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Fashion makes a statement

The last year has brought a new meaning to the phrase “fashion statement.” Designers have always embraced their platform as a way to make a statement about topics from environmental change to feminism to a call to attention of natural disasters. This year though has brought a whole host of new issues to the world. As a result, recent fashion shows have been charged with impassioned pleas and slogans.

In the last couple weeks alone, stands have been taken immediately following President Trump’s executive order to temporarily ban travel from seven Muslim-majority countries along with not allowing refugees to enter the country for 120 days. Leyla Piedayesh of brand Lala Berlin, showed clothing during Copenhagen Fashion Week emblazoned with words like “think,” “revolution,” and “change.” Many could have connected the clothing to the recent political shift without being directly told, but, in case the observer wasn’t sure, Piedayesh walked out at the end of the show with a sign that said “I’m an immigrant” held proudly above her head.

Back in September, Asish Gupta, in response to Brexit, wore a shirt simply with the word “immigrant” written on it during London Fashion Week. Designer Robert Geller walked out at the end of his show during New York Fashion Week a couple weeks ago in a similar shirt. The brand Opening Ceremony showed garments with words like “protest,” “act,” “change,” and “defy” written on them along with prints inspired by a book of fairy tales that children at Ellis Island were given according to Vogue.com. The clothing was shown through a ballet entitled The Times Are Racing, a piece celebrating immigrants that was in the works before Election Day but became more significant to those working on it as time progressed.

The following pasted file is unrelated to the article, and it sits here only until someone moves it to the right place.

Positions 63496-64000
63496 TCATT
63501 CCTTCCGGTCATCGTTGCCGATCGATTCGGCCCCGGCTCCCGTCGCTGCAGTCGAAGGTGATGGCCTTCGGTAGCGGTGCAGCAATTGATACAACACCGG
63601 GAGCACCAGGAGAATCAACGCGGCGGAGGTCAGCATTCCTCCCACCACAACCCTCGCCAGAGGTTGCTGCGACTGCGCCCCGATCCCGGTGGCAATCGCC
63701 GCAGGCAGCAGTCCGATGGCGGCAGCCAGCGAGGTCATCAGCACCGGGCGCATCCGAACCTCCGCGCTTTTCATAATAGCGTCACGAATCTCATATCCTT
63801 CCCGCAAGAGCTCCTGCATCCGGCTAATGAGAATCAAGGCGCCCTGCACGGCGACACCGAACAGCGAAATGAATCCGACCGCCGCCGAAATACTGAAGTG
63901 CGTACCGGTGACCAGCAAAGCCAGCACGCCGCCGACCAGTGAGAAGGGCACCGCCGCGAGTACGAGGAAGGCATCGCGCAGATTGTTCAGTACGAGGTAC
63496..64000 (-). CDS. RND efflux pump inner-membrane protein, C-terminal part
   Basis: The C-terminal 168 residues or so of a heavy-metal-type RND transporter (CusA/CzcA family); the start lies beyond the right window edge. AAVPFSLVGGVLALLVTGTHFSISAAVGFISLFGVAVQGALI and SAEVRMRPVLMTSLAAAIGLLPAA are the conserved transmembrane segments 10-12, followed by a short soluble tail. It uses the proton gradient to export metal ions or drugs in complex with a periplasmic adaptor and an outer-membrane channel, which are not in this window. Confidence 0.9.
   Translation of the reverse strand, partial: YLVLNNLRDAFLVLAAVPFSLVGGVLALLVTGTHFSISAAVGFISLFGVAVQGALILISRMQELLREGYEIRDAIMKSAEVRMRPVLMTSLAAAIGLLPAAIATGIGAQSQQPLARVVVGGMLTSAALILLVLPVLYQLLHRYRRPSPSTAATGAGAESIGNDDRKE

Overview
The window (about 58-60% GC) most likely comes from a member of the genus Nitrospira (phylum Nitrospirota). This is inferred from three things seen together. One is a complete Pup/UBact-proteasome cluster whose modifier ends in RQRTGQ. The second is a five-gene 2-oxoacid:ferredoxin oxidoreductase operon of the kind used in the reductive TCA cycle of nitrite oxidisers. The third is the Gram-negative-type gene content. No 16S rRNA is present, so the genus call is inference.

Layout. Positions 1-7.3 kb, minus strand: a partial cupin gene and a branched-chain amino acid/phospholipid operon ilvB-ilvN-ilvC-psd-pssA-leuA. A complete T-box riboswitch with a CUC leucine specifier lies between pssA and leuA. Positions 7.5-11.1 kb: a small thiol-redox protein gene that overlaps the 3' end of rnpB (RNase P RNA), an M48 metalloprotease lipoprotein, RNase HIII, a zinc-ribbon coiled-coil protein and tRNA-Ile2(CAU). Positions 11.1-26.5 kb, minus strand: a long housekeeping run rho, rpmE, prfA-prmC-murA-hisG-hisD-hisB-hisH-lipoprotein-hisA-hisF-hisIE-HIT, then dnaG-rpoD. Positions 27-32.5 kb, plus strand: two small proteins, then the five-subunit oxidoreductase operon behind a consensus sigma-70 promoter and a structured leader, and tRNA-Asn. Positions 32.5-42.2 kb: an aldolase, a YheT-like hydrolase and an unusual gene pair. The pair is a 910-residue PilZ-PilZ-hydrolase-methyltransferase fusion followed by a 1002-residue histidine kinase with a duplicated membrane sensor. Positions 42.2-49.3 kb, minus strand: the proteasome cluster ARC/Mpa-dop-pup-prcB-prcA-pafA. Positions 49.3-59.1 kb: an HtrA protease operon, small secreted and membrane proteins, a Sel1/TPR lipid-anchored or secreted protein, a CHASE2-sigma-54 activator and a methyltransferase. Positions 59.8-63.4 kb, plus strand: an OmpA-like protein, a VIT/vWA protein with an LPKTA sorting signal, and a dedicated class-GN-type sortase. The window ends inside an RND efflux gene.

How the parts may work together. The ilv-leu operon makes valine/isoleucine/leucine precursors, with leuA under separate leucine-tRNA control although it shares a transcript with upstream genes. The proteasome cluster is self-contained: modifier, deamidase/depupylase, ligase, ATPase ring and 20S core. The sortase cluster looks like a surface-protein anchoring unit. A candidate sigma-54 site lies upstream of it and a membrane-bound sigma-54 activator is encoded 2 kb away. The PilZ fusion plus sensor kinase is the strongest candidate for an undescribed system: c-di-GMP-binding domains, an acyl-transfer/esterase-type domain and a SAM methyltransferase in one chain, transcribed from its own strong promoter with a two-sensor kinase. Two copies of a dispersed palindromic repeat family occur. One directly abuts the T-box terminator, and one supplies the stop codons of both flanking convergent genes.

Christian Siriano, along with including women of all sizes in his shows to fight for inclusion, also sent a shirt with the phrase “people are people” written on it down the runway. Siriano told Hollywood Reporter that the shirt was not about politics but “about human rights…It’s about supporting everyone.” 100 percent of the proceeds will go to the American Civil Liberties Union (ACLU) which, according to businessoffashion.com, recently “filed a class action lawsuit on behalf of two Iraqis being held at John F. Kennedy International Airport.”

Designers are also raising their voices for feminism. Back in September at Maria Grazia Chiuri’s first show as Dior’s new Creative Director (and as its first woman Creative Director ever), she used her new platform to show T-shirts that said “We should all be feminists.” As New York Fashion Week began this February, Prabal Gurung sent down models with T-shirts that read “Revolution has no borders,” “I am an immigrant,” and “Nevertheless, she persisted.” The designer wore a “This is what a feminist looks like,” shirt himself. Designers Rchel Antonoff and Emelie Janrell prominently featured uteruses as print on their clothing this season. Janrell explained it as embracing the female body, according to Vogue.com.

Designers are artists who are creating pieces with a story. In times like these where many feel like they’re surrounded by instability, they search for a voice. Fashion is an industry rarely recognized for its frequent interaction with politics. This last election season, Vogue openly supported a candidate for the first time in its history. Within just the first week of New York Fashion Week multiple designers have already released shirts in support of various causes. It’s not often that there are so many T-shirts, but some things just can’t be left up to interpretation, and the fashion industry isn’t scared to say it in bold.


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Lizzy Kim

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